Was this fellow harvesting dinner for that evening?

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Were these lads skipping school? It was a nice day to do that.

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I admired the shape of these windows, and the custom designed shutter on the first one.



There are some churches to be found in Pellestrina, including S. Demetria.

The interior of Chiesa S Demetria

The interior of Chiesa S Demetria

And, here is the Saint herself

This temple was unfortunately not open. It looked interesting.

The Tempio dell' Apparizione

The Tempio dell’ Apparizione

This looked intriguing, but I had to leave it for next time. It must be another church, but I don’t know its name.

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Someone was airing their comforter in the window, next to that elegant chimney. (Well, I think it was a comforter. Now, it looks like a trussed up body! Maybe I walked past a crime scene!)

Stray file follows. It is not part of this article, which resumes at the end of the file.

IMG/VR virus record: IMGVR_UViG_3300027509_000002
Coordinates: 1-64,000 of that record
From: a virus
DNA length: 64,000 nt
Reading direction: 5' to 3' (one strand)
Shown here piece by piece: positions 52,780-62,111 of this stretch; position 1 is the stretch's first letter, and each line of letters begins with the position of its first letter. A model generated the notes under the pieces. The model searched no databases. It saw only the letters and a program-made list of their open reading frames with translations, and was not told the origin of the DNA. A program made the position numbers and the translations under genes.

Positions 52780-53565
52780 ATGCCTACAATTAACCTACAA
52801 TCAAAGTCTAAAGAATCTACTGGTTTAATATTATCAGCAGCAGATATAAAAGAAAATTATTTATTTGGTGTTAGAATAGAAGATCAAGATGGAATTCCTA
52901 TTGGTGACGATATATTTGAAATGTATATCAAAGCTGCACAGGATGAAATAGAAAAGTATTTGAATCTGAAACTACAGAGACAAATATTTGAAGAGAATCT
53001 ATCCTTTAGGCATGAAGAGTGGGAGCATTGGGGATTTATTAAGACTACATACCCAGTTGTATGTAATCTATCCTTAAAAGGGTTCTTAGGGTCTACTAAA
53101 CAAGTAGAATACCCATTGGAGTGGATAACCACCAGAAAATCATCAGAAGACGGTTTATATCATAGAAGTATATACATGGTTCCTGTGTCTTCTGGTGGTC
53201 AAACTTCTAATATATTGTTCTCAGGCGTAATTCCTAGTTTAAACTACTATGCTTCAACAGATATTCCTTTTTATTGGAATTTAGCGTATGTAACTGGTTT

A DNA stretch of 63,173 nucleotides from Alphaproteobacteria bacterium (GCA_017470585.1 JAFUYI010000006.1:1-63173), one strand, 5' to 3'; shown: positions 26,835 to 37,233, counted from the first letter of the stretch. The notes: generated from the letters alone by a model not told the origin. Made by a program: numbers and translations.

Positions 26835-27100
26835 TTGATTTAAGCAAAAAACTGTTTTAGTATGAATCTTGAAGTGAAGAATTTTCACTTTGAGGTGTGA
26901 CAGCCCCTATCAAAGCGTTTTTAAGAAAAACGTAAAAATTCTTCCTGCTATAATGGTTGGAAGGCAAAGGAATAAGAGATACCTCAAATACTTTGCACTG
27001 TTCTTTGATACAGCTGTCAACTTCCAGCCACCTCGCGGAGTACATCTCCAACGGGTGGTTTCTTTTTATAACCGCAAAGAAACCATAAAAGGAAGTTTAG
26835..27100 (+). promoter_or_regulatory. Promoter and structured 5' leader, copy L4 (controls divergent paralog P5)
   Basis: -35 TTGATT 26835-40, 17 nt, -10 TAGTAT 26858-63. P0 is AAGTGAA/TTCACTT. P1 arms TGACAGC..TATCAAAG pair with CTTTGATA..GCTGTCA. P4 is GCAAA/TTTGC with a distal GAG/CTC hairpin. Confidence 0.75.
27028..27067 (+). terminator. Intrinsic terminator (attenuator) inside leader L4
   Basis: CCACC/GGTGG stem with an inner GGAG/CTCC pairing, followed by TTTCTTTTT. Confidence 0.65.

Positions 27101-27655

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And, another water tower.

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 Pellestrina is another example of a location with quite a lot to offer, if you have the time and can wander around a while. The buses to and from the Lido arrive about every half hour, so you can time your detour accordingly. Have fun exploring!